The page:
The ﬁrst knockout transgenic studies of learning and memory analyzed mice with a targeted mutation of the α isoform of CaMKII (Grant and Silva 1994). Pharmacological studies had previously shown that this family of calcium calmodulin induced kinases present in synapses were required for LTP, a stable enhancement in synaptic eﬃcacy thought to contribute to learning and memory. Remarkably, deleting αCaMKII resulted in profound deﬁcits in hippocampal LTP and in hippocampal-dependent learning and memory. Additional studies showed that either the overexpression of a constitutively expressed form of the kinase or a mutation that prevented its autophosphorylation also disrupted LTP and learning. Importantly, studies of hippocampal circuits that ﬁre in a place-speciﬁc manner (place ﬁelds) showed that these CaMKII genetic manipulations disrupted the stability of these place representations (but not their induction) in the hippocampus. Altogether, these studies suggested the provocative hypothesis that this kinase is important for the induction of stable synaptic changes, that the stability of synaptic changes is crucial for the stability of hippocampal circuits coding for place, and that these circuits are essential for spatial learning (Elgersma and Silva 1999). Even this very abbreviated summary demonstrates that these studies went well beyond gene function. Instead, they used mutations to test hypotheses that connected molecular, cellular, circuit, and behavioral phenomena. Although it is reasonable to claim that the αCaMKII has a direct role in the regulation of synaptic function (for example, by phosphorylating glutamate receptors), it is more problematic to argue that the kinase is regulating spatial learning. There are many more phenomenological steps between kinase function and the animal’s ability to ﬁnd a hidden platform in a water maze than between the biochemical properties of this kinase and its role in synaptic plasticity. By comparison, it is easier to see how the stability of place ﬁelds in the hippocampus could be an important component of hippocampal-dependent spatial learning.
6. Common Concerns with the Interpretation of Transgenic Knockout Studies
Despite the power of genetics there are a number of concerns that must be kept in mind when using genetic approaches. One of the most commonly discussed is the possibility that developmental eﬀects or any other change caused by the mutation preceding the study could confound its interpretation. Another pertains to the possible eﬀects of genetic compensation. Since proteins do not work alone, but instead function in highly dynamic networks, it is often observed that speciﬁc genetic changes lead to alterations compensations in the function of other related proteins. A related concern pertains to genetic background. Extensive studies have shown that the genetic background of a mutation has a profound eﬀect on its phenotype. The concerns listed above are not limitations of genetics, but simply reﬂect the properties of the biological systems that genetics manipulates. At the heart of many of the concerns described above are two misconceptions concerning the nature and organization of biological systems.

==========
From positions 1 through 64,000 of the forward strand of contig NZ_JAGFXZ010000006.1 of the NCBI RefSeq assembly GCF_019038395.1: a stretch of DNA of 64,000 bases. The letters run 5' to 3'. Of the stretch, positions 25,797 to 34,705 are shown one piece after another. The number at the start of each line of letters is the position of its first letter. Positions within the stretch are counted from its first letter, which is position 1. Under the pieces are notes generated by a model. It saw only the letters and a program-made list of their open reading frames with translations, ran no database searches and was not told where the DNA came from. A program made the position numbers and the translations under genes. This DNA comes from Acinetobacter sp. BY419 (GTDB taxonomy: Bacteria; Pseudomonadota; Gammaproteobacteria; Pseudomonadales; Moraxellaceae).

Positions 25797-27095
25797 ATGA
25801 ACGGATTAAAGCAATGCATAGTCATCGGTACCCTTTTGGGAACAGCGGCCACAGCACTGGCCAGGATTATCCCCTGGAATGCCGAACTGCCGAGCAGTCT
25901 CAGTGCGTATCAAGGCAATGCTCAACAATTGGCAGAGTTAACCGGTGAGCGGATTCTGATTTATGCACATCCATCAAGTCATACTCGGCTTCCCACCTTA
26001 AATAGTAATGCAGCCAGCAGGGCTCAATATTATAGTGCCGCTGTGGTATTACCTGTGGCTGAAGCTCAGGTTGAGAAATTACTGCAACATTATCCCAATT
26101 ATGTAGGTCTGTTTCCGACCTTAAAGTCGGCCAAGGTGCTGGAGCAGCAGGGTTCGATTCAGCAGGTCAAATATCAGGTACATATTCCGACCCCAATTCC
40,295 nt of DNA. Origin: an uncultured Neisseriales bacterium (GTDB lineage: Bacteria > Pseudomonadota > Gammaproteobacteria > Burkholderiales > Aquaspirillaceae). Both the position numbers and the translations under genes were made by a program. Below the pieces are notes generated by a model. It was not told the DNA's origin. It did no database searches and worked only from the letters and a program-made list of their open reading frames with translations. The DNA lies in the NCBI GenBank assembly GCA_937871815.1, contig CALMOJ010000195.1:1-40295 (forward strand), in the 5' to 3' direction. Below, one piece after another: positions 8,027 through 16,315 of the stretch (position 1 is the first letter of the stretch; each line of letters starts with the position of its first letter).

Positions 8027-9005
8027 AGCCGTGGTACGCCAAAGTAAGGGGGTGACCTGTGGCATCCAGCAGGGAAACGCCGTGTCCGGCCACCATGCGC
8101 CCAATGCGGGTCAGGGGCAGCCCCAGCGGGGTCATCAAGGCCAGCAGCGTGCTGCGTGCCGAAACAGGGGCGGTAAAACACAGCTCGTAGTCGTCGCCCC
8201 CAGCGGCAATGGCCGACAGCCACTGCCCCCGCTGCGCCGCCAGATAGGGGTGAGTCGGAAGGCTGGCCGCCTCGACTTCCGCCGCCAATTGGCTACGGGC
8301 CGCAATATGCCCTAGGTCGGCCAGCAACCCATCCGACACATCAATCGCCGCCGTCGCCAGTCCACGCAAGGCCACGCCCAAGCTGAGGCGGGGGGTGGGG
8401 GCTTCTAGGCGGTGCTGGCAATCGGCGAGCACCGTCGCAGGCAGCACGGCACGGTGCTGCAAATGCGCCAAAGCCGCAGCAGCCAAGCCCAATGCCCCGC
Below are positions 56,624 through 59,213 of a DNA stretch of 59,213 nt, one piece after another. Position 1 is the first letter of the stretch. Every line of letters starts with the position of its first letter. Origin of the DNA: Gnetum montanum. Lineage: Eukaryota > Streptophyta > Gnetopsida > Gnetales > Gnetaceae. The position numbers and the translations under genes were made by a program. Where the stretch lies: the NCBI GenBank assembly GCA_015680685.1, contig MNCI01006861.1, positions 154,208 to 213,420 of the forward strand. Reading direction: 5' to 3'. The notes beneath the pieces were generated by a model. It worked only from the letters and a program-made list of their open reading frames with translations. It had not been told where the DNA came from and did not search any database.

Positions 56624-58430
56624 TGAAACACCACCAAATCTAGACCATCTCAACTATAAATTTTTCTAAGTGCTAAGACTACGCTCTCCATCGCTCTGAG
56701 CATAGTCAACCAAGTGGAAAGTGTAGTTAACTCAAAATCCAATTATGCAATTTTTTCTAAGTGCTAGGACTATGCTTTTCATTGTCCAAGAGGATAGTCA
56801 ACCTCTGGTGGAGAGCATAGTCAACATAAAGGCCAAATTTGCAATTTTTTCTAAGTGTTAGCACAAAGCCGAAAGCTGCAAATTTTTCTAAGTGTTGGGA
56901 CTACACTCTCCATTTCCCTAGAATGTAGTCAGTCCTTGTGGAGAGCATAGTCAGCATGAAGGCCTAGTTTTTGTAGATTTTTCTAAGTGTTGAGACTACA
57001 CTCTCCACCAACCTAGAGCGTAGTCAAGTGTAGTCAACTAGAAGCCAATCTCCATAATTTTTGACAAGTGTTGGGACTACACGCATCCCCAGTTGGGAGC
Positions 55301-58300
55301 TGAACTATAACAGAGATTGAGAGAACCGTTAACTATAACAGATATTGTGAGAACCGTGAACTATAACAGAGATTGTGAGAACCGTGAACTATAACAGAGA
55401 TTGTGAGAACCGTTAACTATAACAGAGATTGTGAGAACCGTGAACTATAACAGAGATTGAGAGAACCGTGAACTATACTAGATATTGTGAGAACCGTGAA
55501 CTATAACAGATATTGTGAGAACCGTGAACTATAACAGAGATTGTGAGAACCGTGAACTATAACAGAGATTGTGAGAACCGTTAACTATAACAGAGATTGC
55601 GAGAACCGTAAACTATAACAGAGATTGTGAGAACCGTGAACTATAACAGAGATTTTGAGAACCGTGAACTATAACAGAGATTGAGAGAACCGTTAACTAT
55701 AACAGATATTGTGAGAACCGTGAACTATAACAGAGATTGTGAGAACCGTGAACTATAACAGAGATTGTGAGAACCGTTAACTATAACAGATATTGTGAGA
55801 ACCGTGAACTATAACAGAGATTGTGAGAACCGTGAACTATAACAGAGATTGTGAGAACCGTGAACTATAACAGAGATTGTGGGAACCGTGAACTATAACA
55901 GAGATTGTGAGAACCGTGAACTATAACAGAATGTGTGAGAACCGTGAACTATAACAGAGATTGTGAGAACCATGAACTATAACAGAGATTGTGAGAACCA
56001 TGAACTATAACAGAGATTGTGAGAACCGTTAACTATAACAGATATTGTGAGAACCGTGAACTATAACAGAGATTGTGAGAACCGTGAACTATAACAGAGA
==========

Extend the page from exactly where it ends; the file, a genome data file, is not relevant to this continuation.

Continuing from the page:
First, genetics is essentially a lesion tool. Like other lesion tools, it cannot be used in isolation. To establish causal connections between any two phenomena (A and B) in science, it is never enough to lesion A and
document the alteration of B. As described above, it is also critical to fulﬁl three other criteria: ﬁrst, A must be observed to precede B; second, triggering A should result in B; ﬁnally, it is essential to have a clear hypothesis of how A triggers B. Fulﬁlling only one or two of those four criteria is simply not enough to establish a causal connection between A and B. Therefore, although studying the eﬀects of a deleted protein is an important component in determining its function, it is by no means suﬃcient.
Second, biological systems are dynamic and adaptive, and, therefore, the lesion of any one component is always followed by changes in several other components. Although it is often a helpful simpliﬁcation to think of biological components as independent functional units, it is important to remember that they are not. Thus, it is hardly surprising that the eﬀect of a mutation is dependent on biological variables such as genetic background.
7. The Future of Genetic Manipulations
In the near future it will be possible to delete or modify any gene, anywhere in most organisms of interest, and at any time of choice. Additionally, more powerful forward genetic strategies will allow the isolation of entire pathways of genes involved in any neurobiological phenomenon of interest, including learning, attention, emotion, addition, etc. In parallel with expected advances in genetics, there will also be advances in the methods used to analyze mutants. These advances are just as critical to genetic studies as advances in genetic methodology. For example, imaging the brain of mutant mice may yield insights into how molecular lesions aﬀect the function of brain systems. Most genetic studies of learning and memory in mice have focused on the relationship between cellular phenomena (i.e., LTP) and behavior. Advances in small animal magnetic resonance imaging (MRI) may enable the kind of functional system analysis in the brains of mutant mice that have so far only been possible in large primates. Similarly, multiple-single unit recording techniques are starting to yield system-wide snapshots of circuit activity in the brains of mutant mice. At a molecular level, small-size positron emission tomography (PET) devices will allow the imaging of molecular function in living animals such as mice. For example, it may be possible to image the activation of a receptor such as the dopamine receptor during learning or memory. Microarray techniques and other molecular cloning approaches will allow the identiﬁcation of gene proﬁles in mutant mice. These molecular proﬁles will be critical to delineating the molecular changes behind the expression of a mutant phenotype. It is important to note that genetics allows us to reprogram the biology of organisms. The ﬁner and more sophisticated the phenotypic and genotypic tools that we have at our disposal, the deeper we may be able to probe the magical natural programs embedded in our genes.